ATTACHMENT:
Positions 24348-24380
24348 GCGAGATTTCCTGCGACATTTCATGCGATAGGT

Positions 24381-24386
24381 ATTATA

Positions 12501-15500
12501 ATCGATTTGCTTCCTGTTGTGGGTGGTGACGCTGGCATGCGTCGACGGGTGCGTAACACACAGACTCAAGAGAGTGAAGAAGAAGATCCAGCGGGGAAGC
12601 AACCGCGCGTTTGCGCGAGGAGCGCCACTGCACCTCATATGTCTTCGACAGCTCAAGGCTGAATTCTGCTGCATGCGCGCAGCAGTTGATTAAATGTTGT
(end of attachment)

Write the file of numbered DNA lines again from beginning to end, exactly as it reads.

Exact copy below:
Positions 24348-24380
24348 GCGAGATTTCCTGCGACATTTCATGCGATAGGT

Positions 24381-24386
24381 ATTATA

Positions 12501-15500
12501 ATCGATTTGCTTCCTGTTGTGGGTGGTGACGCTGGCATGCGTCGACGGGTGCGTAACACACAGACTCAAGAGAGTGAAGAAGAAGATCCAGCGGGGAAGC
12601 AACCGCGCGTTTGCGCGAGGAGCGCCACTGCACCTCATATGTCTTCGACAGCTCAAGGCTGAATTCTGCTGCATGCGCGCAGCAGTTGATTAAATGTTGT